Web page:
againſt Antony bear better blood bring Brutus Cæfar Cafca Caffius cardinal Char Cleo Cleopatra comes common Coriolanus death Enter Eros Exeunt Exit eyes face fall fame fear fhall fhew fhould fight follow fome fortune fpeak friends ftand fuch give Gods gone grace hand hath hear heard heart heaven hold honour i'the JOHNS keep king lady leave live look lord madam Marcius Mark matter mean moft moſt muft muſt nature never night noble o'the once peace Pleb poor pray queen Roman Rome SCENE Serv ſhall ſpeak STEEV tell thank thee There's theſe thing thofe thou thought tongue true voices WARB wife
第 47 頁 - O, what a fall was there, my countrymen ! Then I, and you, and all of us fell down, Whilst bloody treason flourish'd over us. O, now you weep ; and, I perceive, you feel The dint of pity : these are gracious drops. Kind souls, what weep you, when you but behold Our Caesar's vesture wounded ? Look you here, Here is himself, marr'd, as you see, with traitors.
第 67 頁 - Cromwell, I charge thee, fling away ambition : By that sin fell the angels; how can man, then, The image of his Maker, hope to win by it ? Love thyself last: cherish those hearts that hate thee ; Corruption wins not more than honesty.
第 39 頁 - tis better to be lowly born, And range with humble livers in content, Than to be perk'd up in a glistering grief, And wear a golden sorrow.
第 44 頁 - Here, under leave of Brutus and the rest For Brutus is an honourable man; So are they all, all honourable men Come I to speak in Caesar's funeral. He was my friend, faithful and just to me; But Brutus says he was ambitious, And Brutus is an honourable man.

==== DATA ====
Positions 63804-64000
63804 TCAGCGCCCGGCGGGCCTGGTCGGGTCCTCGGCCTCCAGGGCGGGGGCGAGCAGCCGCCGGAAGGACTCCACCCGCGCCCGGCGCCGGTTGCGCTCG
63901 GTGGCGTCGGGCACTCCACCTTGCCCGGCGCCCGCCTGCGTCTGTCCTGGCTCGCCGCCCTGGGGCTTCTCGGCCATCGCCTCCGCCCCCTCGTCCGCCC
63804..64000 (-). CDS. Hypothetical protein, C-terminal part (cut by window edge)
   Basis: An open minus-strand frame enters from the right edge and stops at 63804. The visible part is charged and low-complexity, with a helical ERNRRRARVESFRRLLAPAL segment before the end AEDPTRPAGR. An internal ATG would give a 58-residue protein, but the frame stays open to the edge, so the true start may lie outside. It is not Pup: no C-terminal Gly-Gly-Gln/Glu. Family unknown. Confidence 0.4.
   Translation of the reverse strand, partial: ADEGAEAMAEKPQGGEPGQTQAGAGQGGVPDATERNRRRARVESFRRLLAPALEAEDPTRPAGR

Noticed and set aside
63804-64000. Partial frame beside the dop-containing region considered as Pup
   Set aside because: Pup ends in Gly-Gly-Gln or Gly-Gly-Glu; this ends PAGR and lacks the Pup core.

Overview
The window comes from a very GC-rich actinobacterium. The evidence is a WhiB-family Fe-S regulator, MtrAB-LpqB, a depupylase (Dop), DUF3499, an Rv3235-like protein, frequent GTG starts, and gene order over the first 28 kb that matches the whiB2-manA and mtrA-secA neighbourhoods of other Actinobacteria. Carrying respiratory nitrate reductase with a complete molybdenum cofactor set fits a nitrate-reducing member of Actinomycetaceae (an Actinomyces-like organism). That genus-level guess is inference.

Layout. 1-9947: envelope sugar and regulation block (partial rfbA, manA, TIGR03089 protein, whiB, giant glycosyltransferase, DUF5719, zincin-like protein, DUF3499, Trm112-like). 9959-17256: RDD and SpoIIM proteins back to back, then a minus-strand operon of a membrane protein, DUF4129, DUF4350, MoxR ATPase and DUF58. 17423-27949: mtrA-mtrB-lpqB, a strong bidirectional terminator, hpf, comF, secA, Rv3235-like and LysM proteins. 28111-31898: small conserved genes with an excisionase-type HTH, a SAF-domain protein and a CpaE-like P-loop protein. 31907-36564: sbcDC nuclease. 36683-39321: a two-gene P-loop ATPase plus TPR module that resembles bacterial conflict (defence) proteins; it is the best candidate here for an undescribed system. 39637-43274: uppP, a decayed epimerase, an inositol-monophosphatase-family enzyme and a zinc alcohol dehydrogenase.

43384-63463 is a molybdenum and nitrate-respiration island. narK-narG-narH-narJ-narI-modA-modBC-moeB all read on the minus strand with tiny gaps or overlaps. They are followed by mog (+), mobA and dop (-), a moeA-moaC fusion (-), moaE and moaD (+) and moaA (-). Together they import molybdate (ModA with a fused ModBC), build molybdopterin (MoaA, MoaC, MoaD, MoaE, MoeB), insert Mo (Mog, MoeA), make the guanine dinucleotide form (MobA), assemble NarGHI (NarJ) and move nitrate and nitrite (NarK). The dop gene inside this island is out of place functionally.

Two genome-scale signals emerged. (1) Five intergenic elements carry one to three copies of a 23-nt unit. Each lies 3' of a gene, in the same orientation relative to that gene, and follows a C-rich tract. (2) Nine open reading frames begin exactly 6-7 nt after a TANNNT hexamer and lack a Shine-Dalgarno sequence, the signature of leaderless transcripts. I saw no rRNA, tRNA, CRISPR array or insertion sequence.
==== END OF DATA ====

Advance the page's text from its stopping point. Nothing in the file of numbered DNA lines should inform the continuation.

第 10 頁 - Why should that name be sounded more than yours? Write them together, yours is as fair a name; Sound them, it doth become the mouth as well; Weigh them, it is as heavy; conjure with 'em, Brutus will start a spirit as soon as Caesar.
第 67 頁 - Cromwell, I did not think to shed a tear In all my miseries; but thou hast forced me, Out of thy honest truth, to play the woman. Let's dry our eyes: and thus far hear me, Cromwell...
第 71 頁 - Countrymen, My heart doth joy that yet, in all my life, I found no man but he was true to me. I shall have glory by this losing day, More than Octavius and Mark Antony By this vile conquest shall attain unto. So fare you well at once; for Brutus...
第 44 頁 - Friends, Romans, countrymen, lend me your ears; I come to bury Caesar, not to praise him. The evil, that men do, lives after them ; The good is oft interred with their bones ; So let it be with Caesar.
第 48 頁 - I tell you that which you yourselves do know; Show you sweet Caesar's wounds, poor poor dumb mouths, And bid them speak for me: but were I Brutus, And Brutus Antony, there were an Antony Would ruffle up your spirits and put a tongue In every wound of Caesar that should move The stones of Rome to rise and mutiny.